Domestic exposure to irritant cleaning agents and asthma in women

22  Download (0)

Full text


HAL Id: inserm-02939405

Submitted on 15 Sep 2020

HAL is a multi-disciplinary open access archive for the deposit and dissemination of sci-entific research documents, whether they are pub-lished or not. The documents may come from teaching and research institutions in France or abroad, or from public or private research centers.

L’archive ouverte pluridisciplinaire HAL, est destinée au dépôt et à la diffusion de documents scientifiques de niveau recherche, publiés ou non, émanant des établissements d’enseignement et de recherche français ou étrangers, des laboratoires publics ou privés.

Domestic exposure to irritant cleaning agents and

asthma in women

Pierre Lemire, Orianne Dumas, Sébastien Chanoine, Sofia Temam, Gianluca

Severi, Marie-Christine Boutron-Ruault, Jan-Paul Zock, Valérie Siroux,

Raphaëlle Varraso, Nicole Le Moual

To cite this version:

Pierre Lemire, Orianne Dumas, Sébastien Chanoine, Sofia Temam, Gianluca Severi, et al.. Domestic exposure to irritant cleaning agents and asthma in women. Environment International, Elsevier, 2020, 144, pp.106017. �10.1016/j.envint.2020.106017�. �inserm-02939405�



Domestic exposure to irritant cleaning agents and asthma in women

Pierre Lemire1, Orianne Dumas1, Sébastien Chanoine2, Sofia Temam1,3, Gianluca Severi4,

Marie-Christine Boutron-Ruault4, Jan-Paul Zock5, Valérie Siroux2, Raphaëlle Varraso1, Nicole Le Moual1

1 Université Paris-Saclay, UVSQ, Inserm, CESP, Equipe d'Epidémiologie Respiratoire Intégrative,

94807, Villejuif, France

2 IAB, Team of Environmental Epidemiology Applied to Reproduction and Respiratory Health,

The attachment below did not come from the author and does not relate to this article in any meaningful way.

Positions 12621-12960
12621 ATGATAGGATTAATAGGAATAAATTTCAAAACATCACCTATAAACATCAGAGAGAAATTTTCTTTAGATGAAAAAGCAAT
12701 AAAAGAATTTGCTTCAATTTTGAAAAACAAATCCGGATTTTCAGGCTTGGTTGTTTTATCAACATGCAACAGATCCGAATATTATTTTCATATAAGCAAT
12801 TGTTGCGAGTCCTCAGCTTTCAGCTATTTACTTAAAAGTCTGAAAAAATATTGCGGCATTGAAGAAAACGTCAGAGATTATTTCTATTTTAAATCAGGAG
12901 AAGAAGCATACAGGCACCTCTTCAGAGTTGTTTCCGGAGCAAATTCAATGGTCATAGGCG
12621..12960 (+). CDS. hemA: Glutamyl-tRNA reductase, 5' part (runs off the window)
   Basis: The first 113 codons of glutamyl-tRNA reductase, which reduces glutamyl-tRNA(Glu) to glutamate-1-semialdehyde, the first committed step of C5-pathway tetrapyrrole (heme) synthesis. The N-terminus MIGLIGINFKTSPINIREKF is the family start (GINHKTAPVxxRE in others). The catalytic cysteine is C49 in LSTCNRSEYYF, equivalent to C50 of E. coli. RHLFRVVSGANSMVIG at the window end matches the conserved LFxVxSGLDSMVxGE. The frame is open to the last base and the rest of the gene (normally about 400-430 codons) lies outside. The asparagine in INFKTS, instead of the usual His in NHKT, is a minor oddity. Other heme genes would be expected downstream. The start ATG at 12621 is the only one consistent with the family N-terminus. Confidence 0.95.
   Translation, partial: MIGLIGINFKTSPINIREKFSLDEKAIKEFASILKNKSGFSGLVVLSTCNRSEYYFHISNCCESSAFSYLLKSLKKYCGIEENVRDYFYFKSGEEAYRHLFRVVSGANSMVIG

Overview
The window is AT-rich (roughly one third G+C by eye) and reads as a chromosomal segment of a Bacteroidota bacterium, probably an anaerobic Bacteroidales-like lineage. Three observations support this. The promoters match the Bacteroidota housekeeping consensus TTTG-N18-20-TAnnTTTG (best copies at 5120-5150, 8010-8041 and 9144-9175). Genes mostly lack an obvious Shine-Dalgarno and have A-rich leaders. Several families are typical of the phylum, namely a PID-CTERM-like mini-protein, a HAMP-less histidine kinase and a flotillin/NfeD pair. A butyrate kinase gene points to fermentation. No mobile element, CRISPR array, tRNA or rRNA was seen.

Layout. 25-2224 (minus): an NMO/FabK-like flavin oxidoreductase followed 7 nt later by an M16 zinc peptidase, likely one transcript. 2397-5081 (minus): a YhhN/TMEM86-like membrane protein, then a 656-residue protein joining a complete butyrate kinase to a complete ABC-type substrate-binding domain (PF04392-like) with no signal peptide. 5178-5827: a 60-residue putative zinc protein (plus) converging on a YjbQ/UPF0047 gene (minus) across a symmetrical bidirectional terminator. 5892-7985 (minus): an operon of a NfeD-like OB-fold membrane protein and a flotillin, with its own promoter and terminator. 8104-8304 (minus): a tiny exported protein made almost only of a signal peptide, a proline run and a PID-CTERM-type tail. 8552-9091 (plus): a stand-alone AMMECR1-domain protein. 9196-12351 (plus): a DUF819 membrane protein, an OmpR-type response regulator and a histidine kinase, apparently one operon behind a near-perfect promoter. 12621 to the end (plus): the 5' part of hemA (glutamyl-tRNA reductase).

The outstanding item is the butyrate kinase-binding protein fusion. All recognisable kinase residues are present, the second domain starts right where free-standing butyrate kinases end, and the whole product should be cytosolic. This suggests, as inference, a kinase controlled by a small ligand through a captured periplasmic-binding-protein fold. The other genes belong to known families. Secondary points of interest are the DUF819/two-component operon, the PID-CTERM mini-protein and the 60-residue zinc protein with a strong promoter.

INSERM U1209, University of Grenoble-Alpes, CHU de Grenoble – Grenoble, France

3 MGEN Foundation for Public Health (FESP-MGEN), 75748, Paris, France

4 Université Paris-Saclay, UVSQ, Inserm, CESP, Equipe Générations et Santé, 94805, Villejuif, France 5 Barcelona Institute of Global Health (ISGlobal), Universitat Pompeu Fabra (UPF) – Barcelone,Spain


Marie-Christine Boutron-Ruault Inserm U 1018 / CESP

Centre for Research in Epidemiology and Population Health 16, avenue Paul Vaillant Couturier

94807 Villejuif Cedex, France

Abstract word count: 303

Total word count (body of the manuscript): 3539 Numbers of tables and figures: 5




An adverse role of frequent domestic use of cleaning agents, especially in spray form, on asthma has been reported. However, sparse studies have investigated respiratory health effects of chronic domestic exposure to irritant cleaning agents. This study aims to investigate associations between weekly use of irritant domestic cleaning products and current allergic and non-allergic asthma in a large cohort of elderly women.

We used data from the Asthma-E3N nested case-control study on asthma (n=19,404 women, response rate: 91%, 2011), in which participants completed standardized questionnaires on asthma and on the use of domestic cleaning products including irritants (bleach, ammonia, solvents and acids). Allergic multimorbidity in asthma was assessed from allergic-related medications recorded in drug refunds database. The association between use of irritants and current asthma was estimated by logistic regression (current vs. never asthma) and multinomial logistic regression (never asthma, non-allergic asthma, allergic asthma) adjusted on age, smoking status and body mass index (BMI).